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1830 Smith Map of the United States and Canada

United States.  New Brunswick, Nova Scotia etc. - Main View

1830 Smith Map of the United States and Canada



United States. New Brunswick, Nova Scotia etc.
  1830 (undated)     14.5 x 23 in (36.83 x 58.42 cm)     1 : 7800000


A fine 1830 map of the United States and Canada by Charles Smith and Sons. Essentially two maps on the same sheet, the map on the left depicts United States as it existed in 1830, including the Missouri Territory, Arkansas Territory (spelled 'Arkansaw'), and Texas. It identifies rivers, mountain ranges, lakes, and major cities. Territories are defined by outline color. Virginia and West Virginia have yet to split. Texas is part of Mexico. The Missouri Territories extend westward off the map.

The map on the right covers the Canadian Maritime Provinces, including New Brunswick, Prince Edward Island and Nova Scotia. Canadian provinces and territories were under British and French control from the 16th century, until France gave up its claims in the Treaty of Paris in 1763. Canada would remain a collection of British colonies until its confederation in 1867, when the British colonies of New Brunswick and Nova Scotia would become Canadian provinces along with Ontario and Quebec. Nova Scotia would become the first British colony to adopt representative government in 1848. Although known as the 'Birthplace of Confederation,' Prince Edward Island would only join the confederation in 1873.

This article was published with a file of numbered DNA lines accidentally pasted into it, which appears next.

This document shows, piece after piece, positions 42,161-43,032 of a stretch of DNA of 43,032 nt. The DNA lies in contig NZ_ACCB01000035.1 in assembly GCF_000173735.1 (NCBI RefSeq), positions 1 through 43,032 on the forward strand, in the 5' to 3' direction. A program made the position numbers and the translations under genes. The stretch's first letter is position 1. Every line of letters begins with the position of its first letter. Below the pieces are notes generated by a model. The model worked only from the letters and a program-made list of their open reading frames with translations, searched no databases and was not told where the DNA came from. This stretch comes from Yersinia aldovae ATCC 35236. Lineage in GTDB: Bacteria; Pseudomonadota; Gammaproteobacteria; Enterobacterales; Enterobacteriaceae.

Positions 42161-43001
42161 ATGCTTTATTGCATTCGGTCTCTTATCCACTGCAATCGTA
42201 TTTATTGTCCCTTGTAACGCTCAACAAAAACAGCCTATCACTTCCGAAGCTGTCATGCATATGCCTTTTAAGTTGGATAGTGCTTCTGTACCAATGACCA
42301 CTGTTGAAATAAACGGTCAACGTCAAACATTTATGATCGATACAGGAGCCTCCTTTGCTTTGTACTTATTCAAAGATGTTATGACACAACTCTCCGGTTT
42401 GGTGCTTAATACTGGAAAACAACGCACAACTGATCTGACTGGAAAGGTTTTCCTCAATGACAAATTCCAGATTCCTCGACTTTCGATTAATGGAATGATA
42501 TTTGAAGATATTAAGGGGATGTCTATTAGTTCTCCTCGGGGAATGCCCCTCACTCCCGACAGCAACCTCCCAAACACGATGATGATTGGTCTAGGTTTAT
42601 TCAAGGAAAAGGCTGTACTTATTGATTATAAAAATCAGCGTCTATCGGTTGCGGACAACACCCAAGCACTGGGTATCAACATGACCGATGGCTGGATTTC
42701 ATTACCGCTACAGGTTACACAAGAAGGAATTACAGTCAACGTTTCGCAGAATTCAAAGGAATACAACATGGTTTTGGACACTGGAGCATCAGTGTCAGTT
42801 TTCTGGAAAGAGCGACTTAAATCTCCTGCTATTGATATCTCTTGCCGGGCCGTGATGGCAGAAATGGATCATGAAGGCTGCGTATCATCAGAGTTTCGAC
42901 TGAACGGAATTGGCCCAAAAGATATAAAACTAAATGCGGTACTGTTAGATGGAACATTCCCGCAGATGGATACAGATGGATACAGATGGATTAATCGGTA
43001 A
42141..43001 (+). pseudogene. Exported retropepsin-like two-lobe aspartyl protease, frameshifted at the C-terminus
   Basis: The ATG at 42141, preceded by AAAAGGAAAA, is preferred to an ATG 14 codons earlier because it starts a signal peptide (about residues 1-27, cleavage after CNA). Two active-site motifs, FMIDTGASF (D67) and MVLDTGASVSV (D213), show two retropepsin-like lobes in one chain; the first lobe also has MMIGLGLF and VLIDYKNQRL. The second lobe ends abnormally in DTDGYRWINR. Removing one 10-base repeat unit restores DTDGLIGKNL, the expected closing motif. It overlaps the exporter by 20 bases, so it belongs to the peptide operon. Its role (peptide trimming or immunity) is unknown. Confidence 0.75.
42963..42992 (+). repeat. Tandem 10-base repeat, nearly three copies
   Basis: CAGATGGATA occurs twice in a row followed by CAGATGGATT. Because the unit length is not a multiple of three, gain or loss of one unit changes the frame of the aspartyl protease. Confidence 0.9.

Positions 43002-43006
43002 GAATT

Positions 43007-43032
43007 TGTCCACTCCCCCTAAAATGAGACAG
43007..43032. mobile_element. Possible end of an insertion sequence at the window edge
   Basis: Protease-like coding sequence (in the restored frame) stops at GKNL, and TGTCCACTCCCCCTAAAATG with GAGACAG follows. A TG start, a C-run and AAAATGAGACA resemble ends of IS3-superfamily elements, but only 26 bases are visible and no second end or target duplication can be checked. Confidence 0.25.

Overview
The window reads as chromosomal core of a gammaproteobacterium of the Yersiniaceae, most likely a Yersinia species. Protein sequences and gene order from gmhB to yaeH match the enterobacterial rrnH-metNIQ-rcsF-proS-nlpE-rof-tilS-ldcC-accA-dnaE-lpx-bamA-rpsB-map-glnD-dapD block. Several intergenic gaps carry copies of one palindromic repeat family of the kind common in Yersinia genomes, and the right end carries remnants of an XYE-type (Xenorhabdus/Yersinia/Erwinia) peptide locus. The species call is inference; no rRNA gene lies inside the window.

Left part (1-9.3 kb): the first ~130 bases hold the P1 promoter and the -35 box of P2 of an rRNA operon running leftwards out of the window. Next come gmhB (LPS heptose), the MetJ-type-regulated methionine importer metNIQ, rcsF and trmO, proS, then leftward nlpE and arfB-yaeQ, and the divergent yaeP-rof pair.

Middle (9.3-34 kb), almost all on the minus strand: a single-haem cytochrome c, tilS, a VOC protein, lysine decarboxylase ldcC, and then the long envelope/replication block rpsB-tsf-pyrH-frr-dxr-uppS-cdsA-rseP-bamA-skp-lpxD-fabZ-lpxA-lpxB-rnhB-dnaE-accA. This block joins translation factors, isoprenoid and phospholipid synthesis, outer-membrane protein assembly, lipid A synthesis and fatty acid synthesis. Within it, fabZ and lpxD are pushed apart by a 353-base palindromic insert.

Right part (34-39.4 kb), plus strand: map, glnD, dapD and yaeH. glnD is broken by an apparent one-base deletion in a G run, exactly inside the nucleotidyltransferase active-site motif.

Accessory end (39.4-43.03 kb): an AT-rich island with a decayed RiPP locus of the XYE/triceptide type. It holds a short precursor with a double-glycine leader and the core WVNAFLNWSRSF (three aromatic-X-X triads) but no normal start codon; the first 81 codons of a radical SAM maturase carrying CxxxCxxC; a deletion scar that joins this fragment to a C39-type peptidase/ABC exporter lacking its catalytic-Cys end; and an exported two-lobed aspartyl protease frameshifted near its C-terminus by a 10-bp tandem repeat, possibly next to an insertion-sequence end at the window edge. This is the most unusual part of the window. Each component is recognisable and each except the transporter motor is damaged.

This map was issued by Charles Smith and Sons in 1830.


Charles Smith (1768 - 1854) was 19th century British publisher of maps, atlases, and charts, most of which focused on England and London. Smith was appointed map seller to the Prince of Wales in 1809. His early work stylistically resembles the work of Pinkerton, Cary, and Thomson, though on a much smaller scale. From 1826 to 1854 the business traded as Charles Smith and Son. After Charles Smith's death in 1852 the it was taken over by his son William Smith, and later his grandson Guildford Smith (1838 - 1917), who continued to publish maps well into the 20th century. The younger Smith is best known for his introduction of the 'Tape Indicator Map'. This map, which came with a tape measure, enabled users to triangulate their location based coordinates given in an attached guide. The firm was taken over by George Philip in 1916. More by this mapmaker...


Very good. Overall age toning. Minor wear and verso repair along original centerfold.